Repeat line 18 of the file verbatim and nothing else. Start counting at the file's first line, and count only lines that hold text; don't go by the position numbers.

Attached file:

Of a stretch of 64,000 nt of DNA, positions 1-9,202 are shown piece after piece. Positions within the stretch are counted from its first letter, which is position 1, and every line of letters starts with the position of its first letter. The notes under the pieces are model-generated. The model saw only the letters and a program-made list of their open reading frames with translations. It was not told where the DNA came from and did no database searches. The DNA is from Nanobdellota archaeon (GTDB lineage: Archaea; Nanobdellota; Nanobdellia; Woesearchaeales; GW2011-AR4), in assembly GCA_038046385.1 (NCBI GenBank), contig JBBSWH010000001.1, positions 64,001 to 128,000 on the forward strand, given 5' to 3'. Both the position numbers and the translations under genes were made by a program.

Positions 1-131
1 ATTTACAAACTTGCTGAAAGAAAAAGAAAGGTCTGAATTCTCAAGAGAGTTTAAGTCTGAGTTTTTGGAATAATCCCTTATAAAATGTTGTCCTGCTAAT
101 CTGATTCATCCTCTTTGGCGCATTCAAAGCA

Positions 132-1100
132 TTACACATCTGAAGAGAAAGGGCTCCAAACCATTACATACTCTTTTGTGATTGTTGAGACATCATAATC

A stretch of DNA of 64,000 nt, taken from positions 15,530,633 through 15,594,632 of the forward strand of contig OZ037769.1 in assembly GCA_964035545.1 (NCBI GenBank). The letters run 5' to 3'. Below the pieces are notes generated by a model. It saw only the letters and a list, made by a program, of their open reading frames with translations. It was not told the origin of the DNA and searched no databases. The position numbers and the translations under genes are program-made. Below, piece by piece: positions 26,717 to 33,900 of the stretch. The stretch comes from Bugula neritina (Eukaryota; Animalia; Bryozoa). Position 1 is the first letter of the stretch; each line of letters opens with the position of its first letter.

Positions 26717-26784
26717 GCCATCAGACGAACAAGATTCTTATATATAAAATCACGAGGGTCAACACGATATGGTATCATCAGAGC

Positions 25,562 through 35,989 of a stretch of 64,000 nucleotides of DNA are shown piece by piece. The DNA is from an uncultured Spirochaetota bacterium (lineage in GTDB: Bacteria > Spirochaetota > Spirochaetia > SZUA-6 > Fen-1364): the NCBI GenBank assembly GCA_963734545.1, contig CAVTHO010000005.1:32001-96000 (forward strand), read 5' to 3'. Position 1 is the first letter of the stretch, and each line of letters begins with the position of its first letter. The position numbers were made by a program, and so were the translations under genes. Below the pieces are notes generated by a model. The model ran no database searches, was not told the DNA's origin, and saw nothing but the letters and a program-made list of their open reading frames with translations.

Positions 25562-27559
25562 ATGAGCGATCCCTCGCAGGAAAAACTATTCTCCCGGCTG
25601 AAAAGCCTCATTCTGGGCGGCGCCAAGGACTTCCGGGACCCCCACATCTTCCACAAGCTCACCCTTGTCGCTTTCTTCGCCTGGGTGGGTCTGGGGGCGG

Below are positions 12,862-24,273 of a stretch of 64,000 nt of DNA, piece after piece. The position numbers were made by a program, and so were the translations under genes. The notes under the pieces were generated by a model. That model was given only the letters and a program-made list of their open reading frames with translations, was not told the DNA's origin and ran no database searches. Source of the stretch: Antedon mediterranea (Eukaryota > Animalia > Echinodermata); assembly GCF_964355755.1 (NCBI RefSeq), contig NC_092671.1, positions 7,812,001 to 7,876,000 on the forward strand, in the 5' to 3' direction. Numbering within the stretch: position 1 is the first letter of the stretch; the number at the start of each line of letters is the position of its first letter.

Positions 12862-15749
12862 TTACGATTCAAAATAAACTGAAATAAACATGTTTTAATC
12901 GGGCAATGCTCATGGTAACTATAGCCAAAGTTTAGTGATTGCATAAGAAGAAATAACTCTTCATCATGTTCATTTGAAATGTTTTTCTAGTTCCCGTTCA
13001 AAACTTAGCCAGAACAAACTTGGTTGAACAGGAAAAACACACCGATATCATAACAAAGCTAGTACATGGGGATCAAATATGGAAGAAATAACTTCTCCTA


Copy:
13001 AAACTTAGCCAGAACAAACTTGGTTGAACAGGAAAAACACACCGATATCATAACAAAGCTAGTACATGGGGATCAAATATGGAAGAAATAACTTCTCCTA